Penn on the Pitch: The sensational Katy Cross

In celebration of the Women’s World Cup, Penn Today is showcasing some of the noteworthy feats and players from the Penn women’s soccer team. This edition highlights 2005 alumna Katy Cross.

Katie Cross, wearing a blue Penn jersey and shorts, dribbles the ball past a defender.
Image: Penn Athletics

Katy Cross “looked like Pele on Ohiri Field, as she befuddled Crimson defenders all day en route to recording a hat trick” said the Daily Pennsylvanian about her play in a decisive November 2001 matchup against Harvard in Massachusetts. The Quakers won the game 3-1 to pick up their first-ever win over Harvard and capture their first Ivy League championship. Although only a first-year, Cross had already established herself as the best player on the team and perhaps the league.

“Katy Cross is my hero,” senior tri-captain Sabrina Fenton told the DP after the game. “I was like, ‘Katy, can I marry you?’”

Cross graduated in 2005 as the leading scorer in the history of the women’s soccer team—by a mile. She scored 54 goals across her four-year career, assisted on 25 goals, and accumulated 133 points.

At the time of her graduation, Cross was 26 goals ahead of Penn’s second-leading all-time goal scorer, 1999 alumna Andrea Callaghan, who concluded her career with 28. (2009 alumna Jessica Fuccello is currently second with 36).

Almost two decades after she graduated, Cross’s 133 points are still tops in school history, 49 more than Fuccello’s 84. Cross’s 25 assists rank second behind 2010 alumna Sarah Friedman’s 30.

After amassing 12 goals and 10 assists as a first-year in 2001—both team highs and school records—Cross was named Ivy League Rookie of the Year. The Quakers finished the season 13-2-3 overall and 5-1-1 in the conference. They shared the league title with Princeton and Dartmouth, and advanced to the NCAA Tournament, where they fell to Villanova in the first round.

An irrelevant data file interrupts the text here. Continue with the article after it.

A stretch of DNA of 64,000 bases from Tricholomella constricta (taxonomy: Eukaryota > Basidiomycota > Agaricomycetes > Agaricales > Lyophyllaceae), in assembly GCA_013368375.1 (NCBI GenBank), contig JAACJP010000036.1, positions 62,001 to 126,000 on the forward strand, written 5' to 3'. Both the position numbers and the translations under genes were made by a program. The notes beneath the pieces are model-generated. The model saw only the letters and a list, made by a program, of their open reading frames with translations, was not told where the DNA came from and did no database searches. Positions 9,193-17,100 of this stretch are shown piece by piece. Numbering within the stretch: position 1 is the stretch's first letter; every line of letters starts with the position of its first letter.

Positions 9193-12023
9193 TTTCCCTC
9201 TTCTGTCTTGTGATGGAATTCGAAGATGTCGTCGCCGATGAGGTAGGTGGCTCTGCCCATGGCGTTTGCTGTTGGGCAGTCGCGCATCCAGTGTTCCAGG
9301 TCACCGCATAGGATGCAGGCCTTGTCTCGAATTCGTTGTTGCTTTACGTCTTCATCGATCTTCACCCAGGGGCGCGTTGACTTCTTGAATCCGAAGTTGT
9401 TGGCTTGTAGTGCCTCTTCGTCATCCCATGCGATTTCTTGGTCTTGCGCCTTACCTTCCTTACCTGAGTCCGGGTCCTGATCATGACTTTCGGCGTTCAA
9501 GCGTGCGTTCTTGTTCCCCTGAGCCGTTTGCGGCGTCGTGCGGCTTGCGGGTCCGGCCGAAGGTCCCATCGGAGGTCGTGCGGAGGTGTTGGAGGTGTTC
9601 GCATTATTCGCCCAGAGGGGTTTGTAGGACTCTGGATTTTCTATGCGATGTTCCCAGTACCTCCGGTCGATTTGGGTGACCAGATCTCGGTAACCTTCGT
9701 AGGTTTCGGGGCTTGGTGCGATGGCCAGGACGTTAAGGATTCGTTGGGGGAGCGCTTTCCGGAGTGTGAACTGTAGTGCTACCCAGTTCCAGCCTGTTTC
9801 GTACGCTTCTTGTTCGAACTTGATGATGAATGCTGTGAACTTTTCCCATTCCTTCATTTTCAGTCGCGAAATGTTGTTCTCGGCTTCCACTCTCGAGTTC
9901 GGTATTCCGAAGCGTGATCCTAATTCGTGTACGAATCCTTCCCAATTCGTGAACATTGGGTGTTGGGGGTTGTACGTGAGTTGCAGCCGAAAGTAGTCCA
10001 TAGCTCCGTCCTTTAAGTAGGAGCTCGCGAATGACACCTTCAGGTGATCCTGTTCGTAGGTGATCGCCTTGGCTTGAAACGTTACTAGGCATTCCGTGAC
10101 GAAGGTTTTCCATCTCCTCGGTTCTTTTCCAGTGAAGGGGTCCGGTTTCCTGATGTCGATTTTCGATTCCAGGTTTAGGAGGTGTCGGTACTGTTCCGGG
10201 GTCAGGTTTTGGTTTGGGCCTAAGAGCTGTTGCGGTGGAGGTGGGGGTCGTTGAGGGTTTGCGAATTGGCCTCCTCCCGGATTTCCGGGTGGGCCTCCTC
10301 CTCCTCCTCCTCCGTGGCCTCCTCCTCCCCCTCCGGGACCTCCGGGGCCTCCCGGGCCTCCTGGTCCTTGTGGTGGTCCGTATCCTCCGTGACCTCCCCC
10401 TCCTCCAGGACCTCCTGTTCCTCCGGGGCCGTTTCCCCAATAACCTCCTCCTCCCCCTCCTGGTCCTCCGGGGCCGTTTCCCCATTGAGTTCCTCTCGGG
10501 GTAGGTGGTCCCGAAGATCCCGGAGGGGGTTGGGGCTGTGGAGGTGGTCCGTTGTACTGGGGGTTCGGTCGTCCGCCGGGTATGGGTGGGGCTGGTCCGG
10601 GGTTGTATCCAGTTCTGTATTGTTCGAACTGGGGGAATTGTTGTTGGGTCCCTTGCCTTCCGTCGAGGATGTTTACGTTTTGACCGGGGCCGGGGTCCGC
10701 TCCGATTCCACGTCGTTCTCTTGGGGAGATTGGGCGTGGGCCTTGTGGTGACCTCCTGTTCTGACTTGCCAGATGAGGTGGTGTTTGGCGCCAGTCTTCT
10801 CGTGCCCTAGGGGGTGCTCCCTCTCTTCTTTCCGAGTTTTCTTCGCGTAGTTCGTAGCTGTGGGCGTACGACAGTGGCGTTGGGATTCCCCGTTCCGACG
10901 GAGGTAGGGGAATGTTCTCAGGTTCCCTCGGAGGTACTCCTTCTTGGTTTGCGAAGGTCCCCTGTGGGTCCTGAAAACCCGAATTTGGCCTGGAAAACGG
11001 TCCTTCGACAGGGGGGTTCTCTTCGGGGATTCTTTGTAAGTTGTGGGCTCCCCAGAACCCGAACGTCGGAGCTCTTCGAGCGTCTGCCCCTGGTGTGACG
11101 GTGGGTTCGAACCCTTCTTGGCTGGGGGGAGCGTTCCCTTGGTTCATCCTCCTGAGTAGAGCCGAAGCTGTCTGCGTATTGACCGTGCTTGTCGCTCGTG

Cross followed up in 2002 with 14 goals, four assists, and 32 points for the 8-6-3 Quakers. The Red & Blue finished third in the Ivy League with a 3-1-3 record. Cross led the conference in scoring for the second straight year and became the first Quaker to be named Ivy League Player of the Year. She scored 16 goals in 2003, a school record at the time since matched by Fuccello, and she scored 12 goals in her fourth and final season.

“Her ability to beat people on the dribble was arguably the best in the Ivy League; there was nobody close to her,” said her former coach, Darren Ambrose, in 2019. “It looked like she was going at full speed. She’d let the defender come in at an angle, and just as the kid got close, Katy would cruise by and hit another gear. She did that regularly.”

In all four of her years at Penn, Cross was selected First-Team All-Ivy. She is the only four time First-Team All-Ivy honoree in school history. She was also the first National Soccer Coaches Association of America All-American in school history.

In 2019, Cross was inducted into the Penn Athletics Hall of Fame. Her 54 career goals are currently fourth-most in Ivy League history and her 133 points are third-most in conference history.